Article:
The symbolic act typically involves fastening a couple's hands together with cording, ribbon, twine or a silk sash while prayers are recited and vows are exchanged. Although there are many ways to do this, couples can use a single string or braid three strings together to represent the intertwining of the two individual lives into one. Often four to six feet in length, the threads consist of any color or material and may contain specific gemstones or charms to bless the marriage.
Jumping the Broom has its roots in Aftrican culture. It is a ceremony in which the bride and groom, either at the ceremony or at the reception, signify their entrance into a new life and their creation of a new family by symbolically "sweeping away" their former single lives, former problems and concerns, and jumping over the broom to enter upon a new adventure as wife and husband.
Breaking Bread Ceremony
Breaking the Bread comes from Eastern European tradition. Typically after a couple was married, upon arriving at their new home they were greeted by their parents with bread, salt, and sometimes wine. The bread represented the parents’ hope that their children would never experience hunger; the salt reminded the couple that their life might be difficult at times and they must learn to cope with life’s struggles. The wine symbolized the parents’ hope that the couple would never know thirst and enjoy a life of good health and cheer in the company of good friends.
A homemade loaf of flat bread is presented to the couple often by their parents. The bride and groom each take a small piece which can be dipped into a little salt or honey before taking a bite. The bread is then passed along to family members who do the same, symbolizing the coming together of the two families.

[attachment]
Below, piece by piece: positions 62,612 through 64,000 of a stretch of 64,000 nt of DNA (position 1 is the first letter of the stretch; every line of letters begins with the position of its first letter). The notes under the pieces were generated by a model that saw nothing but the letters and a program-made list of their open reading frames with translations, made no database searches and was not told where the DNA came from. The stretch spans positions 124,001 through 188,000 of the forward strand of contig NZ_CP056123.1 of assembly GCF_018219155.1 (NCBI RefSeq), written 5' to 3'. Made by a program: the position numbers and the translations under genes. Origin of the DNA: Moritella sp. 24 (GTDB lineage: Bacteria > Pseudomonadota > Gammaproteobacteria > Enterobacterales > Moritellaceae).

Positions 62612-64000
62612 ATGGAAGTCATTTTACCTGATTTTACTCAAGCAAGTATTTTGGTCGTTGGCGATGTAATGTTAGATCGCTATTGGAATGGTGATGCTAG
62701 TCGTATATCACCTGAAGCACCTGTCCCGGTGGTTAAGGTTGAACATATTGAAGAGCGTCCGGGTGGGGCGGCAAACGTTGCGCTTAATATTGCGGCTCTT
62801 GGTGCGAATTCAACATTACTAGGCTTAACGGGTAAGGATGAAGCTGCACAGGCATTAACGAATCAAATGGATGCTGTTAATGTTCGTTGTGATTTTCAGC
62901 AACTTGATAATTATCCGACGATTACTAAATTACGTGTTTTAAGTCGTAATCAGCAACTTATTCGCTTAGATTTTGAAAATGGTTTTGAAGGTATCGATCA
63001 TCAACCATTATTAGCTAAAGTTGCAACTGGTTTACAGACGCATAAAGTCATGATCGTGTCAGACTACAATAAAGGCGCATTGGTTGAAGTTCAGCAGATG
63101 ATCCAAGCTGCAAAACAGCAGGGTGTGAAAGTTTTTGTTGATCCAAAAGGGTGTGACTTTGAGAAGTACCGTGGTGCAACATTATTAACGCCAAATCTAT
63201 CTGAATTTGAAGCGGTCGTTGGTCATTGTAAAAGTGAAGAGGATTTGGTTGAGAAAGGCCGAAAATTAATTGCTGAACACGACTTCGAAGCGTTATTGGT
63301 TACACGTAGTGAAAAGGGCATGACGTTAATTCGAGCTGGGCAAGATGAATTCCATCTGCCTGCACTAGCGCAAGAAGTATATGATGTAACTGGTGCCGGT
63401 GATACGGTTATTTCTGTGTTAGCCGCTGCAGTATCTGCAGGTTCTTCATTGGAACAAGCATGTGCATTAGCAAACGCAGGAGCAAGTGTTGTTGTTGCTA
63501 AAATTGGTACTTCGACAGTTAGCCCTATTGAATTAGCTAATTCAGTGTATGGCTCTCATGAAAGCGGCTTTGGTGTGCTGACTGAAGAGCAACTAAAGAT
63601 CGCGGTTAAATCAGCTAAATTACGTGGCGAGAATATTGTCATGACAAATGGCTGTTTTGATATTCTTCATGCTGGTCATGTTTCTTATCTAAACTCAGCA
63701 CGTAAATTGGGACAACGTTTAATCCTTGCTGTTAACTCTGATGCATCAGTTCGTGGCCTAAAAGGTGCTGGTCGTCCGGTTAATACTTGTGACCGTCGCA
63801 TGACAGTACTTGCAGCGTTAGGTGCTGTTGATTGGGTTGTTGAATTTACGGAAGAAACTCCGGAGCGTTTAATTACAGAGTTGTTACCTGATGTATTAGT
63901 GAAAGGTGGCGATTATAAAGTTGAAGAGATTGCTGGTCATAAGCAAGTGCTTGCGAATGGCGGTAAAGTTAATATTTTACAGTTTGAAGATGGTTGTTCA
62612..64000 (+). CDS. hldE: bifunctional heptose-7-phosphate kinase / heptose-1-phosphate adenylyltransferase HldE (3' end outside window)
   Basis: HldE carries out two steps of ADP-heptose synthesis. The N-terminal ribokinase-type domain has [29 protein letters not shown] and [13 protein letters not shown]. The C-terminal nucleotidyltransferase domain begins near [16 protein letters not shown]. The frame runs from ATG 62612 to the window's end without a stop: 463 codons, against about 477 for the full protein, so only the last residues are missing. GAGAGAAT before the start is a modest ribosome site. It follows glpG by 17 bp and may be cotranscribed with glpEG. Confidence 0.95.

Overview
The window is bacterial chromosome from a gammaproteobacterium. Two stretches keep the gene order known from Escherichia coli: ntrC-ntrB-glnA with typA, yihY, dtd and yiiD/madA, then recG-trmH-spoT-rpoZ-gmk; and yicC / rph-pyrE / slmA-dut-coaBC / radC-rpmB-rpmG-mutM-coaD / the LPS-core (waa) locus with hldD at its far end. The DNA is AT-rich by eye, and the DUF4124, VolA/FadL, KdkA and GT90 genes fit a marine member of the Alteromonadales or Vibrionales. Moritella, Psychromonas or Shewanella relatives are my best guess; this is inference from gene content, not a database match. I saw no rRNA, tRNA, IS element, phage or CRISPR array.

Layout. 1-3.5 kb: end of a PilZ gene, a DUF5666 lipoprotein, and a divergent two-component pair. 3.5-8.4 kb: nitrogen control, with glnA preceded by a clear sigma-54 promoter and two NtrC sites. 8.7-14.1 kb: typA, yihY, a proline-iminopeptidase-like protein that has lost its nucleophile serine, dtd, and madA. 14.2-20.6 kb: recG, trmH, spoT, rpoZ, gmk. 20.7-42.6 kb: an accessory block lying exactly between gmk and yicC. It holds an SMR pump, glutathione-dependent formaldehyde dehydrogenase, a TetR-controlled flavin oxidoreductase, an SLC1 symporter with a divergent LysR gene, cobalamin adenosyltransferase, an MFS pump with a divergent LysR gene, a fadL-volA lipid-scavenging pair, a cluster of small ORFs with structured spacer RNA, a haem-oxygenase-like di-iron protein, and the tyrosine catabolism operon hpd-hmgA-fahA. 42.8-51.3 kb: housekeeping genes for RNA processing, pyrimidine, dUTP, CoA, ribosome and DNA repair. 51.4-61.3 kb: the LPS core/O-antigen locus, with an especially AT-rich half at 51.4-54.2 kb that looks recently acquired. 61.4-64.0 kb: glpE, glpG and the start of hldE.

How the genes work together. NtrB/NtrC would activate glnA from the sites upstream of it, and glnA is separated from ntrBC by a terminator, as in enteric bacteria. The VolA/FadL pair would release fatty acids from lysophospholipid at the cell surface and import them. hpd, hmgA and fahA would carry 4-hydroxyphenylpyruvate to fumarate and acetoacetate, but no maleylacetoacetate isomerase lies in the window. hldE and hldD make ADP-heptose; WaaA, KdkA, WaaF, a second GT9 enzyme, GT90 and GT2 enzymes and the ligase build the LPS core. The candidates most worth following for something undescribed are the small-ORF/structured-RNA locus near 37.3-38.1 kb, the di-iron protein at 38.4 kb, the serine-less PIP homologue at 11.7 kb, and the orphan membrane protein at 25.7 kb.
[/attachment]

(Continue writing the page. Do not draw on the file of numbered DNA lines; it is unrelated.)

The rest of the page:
The butterfly release symbolizes the celebrating of a transition, representing the idea of letting go and the start of a new beginning, recognizing a new chapter of life has opened. This creates a beautiful and spectacular ending to an enchanting wedding ceremony.
This is a ceremony that involves a bit of preparation ahead of time by the couple. A special box is selected, and a bottle of wine with two glasses is placed inside. The bride and groom then write a heartfelt letter to each other which is sealed.
Toward the end of the wedding the Officiant will state the purpose of the Love Letter & Wine Box Ceremony, explaining the reasons for the sealed letters. The box will then be nailed shut (or locked). The Officiant begins with the first nail, followed by the Bride and Groom sealing the box shut. If you like you can have each member of your wedding party step up and place a nail in the box as well. A predetermined anniversary is decided upon, at which time the box will be opened, unless there is a time that your marriage is going through a very challenging period, you may wish to open it then, and share your letters to each other as a reminder of all the reasons you chose to share your life together.
There are many more traditions and rituals that can be placed into your ceremony to make it unique and personal, but this is a start to give you some ideas to go with.
If you are looking for an officiant for your special day, and are in the area I serve, I would be delighted to help you plan the ceremony!